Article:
Of all the mystery writers who crank out a book a year, Jonathan Kellerman is one of my favorites. I’ve read his entire Alex Delaware series and enjoyed them all. I’ve tried to get into the other wildly famous mystery writers – but the only ones I continue to read are those who write series. Because, in the end, it’s about the characters for me. (Probably why I write a series, huh?) Sue Grafton, Robert Crais, and Louise Penny: it’s Kinsey Millhone, Elvis Cole, and Armand Gamache who keep me coming back.
Anyway. Alex Delaware is a child psychologist (as was Kellerman, originally) who consults with the LAPD on the psychological aspect of crimes. He gets to question witnesses, go to crime scenes and autopsies, and sit behind the one-way mirror during interviews, which removes any concern on my part that Jamie Brodie’s consulting with the police is unrealistic. His homicide detective best friend is Lt. Milo Sturgis, a gay cop, who has the best solve rate in the LAPD.
But for me these days, the BEST thing about the Alex Delaware series is that it takes place in West LA. Yes, Lt. Sturgis works out of the West LA Division of the LAPD – as do Kevin Brodie and Jon Eckhoff. I’ve learned all kinds of useful things about West LA by reading Kellerman’s books. Here’s an example, from his latest books, Breakdown:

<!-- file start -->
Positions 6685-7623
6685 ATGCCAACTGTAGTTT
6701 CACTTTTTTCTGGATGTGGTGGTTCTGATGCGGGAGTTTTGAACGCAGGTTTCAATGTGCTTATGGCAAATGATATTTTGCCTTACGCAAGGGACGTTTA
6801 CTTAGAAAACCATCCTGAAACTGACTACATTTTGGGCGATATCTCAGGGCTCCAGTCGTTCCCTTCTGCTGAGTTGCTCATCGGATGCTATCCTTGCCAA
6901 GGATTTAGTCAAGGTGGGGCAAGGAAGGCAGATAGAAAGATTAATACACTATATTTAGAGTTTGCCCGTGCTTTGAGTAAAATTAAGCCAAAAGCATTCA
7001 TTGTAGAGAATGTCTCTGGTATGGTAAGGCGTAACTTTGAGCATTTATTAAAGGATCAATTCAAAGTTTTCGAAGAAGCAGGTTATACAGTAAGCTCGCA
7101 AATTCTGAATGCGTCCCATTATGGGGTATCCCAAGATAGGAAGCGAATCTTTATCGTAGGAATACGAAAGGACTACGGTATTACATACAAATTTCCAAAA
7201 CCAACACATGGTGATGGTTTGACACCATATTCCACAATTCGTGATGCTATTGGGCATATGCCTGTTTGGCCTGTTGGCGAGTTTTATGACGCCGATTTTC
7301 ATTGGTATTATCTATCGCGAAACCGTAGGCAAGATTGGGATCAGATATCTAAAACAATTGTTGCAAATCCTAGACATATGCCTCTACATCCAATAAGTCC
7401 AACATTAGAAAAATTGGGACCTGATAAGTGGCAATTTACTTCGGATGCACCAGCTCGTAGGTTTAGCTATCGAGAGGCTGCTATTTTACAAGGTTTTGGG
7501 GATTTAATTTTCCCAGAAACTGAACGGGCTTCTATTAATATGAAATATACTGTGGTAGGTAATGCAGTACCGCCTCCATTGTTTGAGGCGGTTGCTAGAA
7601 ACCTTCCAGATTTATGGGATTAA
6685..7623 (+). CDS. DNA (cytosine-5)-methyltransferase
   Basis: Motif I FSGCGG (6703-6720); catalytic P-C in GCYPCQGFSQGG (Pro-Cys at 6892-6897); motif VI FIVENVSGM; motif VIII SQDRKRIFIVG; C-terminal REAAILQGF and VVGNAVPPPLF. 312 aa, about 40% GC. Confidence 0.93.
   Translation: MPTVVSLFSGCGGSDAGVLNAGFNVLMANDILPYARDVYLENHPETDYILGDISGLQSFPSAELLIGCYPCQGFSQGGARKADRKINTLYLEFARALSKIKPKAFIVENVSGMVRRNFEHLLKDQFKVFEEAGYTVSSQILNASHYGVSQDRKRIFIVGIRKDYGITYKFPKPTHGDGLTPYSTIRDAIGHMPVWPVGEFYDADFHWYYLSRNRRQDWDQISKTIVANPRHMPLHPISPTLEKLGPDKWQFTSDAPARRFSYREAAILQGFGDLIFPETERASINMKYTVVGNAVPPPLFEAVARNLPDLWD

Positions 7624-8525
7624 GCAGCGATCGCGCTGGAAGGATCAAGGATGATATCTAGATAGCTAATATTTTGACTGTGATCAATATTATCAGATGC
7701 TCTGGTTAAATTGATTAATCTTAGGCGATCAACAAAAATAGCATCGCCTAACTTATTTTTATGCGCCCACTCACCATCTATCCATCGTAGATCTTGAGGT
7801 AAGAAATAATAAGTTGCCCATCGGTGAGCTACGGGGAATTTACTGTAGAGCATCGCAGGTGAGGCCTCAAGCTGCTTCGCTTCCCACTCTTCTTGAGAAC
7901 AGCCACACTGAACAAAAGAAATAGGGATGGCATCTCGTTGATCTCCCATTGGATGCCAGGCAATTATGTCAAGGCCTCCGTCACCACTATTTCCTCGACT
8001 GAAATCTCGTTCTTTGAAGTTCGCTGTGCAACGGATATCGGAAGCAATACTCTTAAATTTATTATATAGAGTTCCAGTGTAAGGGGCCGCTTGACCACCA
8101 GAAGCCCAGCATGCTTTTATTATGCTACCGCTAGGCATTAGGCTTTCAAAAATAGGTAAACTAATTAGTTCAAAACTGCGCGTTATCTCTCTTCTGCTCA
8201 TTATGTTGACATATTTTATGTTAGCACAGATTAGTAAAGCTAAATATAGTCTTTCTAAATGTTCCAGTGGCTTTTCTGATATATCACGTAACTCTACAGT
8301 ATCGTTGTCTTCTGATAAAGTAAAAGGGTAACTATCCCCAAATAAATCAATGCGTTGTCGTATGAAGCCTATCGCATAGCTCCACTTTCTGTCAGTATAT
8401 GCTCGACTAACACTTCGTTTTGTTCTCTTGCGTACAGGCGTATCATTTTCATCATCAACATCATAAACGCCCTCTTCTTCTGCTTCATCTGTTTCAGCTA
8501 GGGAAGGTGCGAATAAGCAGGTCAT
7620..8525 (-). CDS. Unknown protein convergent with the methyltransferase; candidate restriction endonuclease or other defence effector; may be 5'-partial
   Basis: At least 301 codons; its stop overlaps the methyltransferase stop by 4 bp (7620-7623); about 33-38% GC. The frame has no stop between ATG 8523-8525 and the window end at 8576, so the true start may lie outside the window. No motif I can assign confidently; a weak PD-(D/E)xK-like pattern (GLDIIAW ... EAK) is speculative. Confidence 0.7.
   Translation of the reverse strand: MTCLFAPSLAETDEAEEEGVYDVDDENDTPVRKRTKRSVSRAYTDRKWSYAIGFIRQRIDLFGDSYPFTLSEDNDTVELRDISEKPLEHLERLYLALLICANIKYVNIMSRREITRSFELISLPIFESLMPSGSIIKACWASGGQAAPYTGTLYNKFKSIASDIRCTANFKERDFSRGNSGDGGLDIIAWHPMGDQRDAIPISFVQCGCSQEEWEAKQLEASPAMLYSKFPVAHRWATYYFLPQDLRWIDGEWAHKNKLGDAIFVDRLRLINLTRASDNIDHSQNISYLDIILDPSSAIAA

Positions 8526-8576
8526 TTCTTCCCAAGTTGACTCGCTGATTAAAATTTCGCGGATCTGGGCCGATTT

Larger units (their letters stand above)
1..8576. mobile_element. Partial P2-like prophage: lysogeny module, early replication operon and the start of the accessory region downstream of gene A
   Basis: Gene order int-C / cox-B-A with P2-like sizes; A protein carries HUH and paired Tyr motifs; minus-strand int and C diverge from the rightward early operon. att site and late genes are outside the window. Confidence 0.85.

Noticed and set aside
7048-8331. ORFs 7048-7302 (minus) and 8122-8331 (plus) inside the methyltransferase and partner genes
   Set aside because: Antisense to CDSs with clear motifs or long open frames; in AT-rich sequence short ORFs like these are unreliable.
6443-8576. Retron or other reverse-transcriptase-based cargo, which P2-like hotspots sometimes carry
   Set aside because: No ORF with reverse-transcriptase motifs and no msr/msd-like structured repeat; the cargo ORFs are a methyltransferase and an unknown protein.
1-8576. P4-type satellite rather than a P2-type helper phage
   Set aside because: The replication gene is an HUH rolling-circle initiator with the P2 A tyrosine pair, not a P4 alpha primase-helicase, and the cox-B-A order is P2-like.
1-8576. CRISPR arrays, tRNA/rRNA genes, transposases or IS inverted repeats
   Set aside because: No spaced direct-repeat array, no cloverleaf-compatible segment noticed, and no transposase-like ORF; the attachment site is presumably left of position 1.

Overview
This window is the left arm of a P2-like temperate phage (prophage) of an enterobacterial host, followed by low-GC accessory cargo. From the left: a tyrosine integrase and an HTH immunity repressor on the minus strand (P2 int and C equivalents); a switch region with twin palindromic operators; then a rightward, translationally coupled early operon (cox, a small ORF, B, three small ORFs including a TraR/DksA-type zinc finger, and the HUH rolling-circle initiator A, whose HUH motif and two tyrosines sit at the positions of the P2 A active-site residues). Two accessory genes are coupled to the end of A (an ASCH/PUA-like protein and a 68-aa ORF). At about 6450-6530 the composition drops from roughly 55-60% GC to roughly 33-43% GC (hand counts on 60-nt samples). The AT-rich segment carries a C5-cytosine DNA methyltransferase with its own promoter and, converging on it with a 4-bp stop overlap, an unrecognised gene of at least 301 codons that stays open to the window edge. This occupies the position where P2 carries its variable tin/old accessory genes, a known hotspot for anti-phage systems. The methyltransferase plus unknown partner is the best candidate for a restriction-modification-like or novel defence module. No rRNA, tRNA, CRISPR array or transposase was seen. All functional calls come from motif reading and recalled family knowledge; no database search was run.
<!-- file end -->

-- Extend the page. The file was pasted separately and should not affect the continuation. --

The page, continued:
“The other detectives at West LA work out of a big room with lockers and coffee machines, a clamorous environment that bustles with work ethic and frustration and gallows humor.”
Exactly as I’d pictured it.
The West LA Division, like the rest of LAPD, hasn’t always had the best reputation. Back in 1994 there was an investigation into widespread sexual harassment there. The LA Times said, “LAPD’s West Los Angeles station… has a long-held but hotly disputed reputation for hostility toward women” (http://articles.latimes.com/1994-02-18/news/mn-24464_1_sexual-harassment). Also, Nicole Brown Simpson was murdered in West LA territory, and the detectives that handled the case – including Mark Fuhrman, remember him? – were partly blamed for mishandling and possibly planting evidence, all of which helped exonerate OJ Simpson. That was 1995.
Since then, from what I can tell, things have improved at West LA Division. Their captains are a white woman and an Asian man. Their rating on Google Reviews is 4.2/5.
Jonathan Kellerman is, of course, a famous, award-winning writer, and I wouldn’t be surprised if he’s been inside the station and knows officers there. He does live in LA part-time as well. That’s why I search his books for clues as to what Kevin and Jon’s work might be like. If you want to read more about crime in the West LA area, check out the Alex Delaware series.